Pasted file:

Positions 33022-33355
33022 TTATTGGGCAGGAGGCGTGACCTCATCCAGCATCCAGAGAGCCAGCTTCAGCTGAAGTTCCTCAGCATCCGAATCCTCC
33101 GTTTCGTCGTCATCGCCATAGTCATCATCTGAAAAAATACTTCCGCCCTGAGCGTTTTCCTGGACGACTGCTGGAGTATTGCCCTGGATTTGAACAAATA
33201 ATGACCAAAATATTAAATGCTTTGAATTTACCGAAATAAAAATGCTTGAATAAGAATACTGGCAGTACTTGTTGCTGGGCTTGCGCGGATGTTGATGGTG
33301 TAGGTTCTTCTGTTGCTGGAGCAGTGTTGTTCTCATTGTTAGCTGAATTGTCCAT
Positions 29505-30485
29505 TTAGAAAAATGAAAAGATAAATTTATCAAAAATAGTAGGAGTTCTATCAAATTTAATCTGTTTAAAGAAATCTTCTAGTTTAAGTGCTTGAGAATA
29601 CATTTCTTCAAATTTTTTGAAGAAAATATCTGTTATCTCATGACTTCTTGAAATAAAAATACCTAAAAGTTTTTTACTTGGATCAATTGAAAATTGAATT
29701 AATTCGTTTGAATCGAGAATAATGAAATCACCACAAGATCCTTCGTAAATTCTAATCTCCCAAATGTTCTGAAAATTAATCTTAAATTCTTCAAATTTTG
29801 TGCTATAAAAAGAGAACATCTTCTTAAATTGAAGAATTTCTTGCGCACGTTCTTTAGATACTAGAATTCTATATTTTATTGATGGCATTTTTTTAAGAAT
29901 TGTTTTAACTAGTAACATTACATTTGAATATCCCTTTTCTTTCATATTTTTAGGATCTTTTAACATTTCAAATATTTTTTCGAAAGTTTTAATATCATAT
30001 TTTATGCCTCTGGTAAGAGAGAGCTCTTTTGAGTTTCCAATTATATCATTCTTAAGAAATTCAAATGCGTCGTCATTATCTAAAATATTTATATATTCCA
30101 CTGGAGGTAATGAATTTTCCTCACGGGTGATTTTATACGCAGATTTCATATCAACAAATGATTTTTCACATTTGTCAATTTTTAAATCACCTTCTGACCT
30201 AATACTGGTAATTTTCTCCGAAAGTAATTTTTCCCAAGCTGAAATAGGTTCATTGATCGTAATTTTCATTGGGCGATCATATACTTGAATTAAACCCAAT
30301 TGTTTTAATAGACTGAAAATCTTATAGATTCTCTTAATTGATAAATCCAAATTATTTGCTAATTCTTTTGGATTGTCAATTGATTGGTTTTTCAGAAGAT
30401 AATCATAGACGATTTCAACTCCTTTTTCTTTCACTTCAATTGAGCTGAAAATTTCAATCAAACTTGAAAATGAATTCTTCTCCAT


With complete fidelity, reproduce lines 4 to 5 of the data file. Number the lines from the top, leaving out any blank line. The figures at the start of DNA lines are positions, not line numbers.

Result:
33201 ATGACCAAAATATTAAATGCTTTGAATTTACCGAAATAAAAATGCTTGAATAAGAATACTGGCAGTACTTGTTGCTGGGCTTGCGCGGATGTTGATGGTG
33301 TAGGTTCTTCTGTTGCTGGAGCAGTGTTGTTCTCATTGTTAGCTGAATTGTCCAT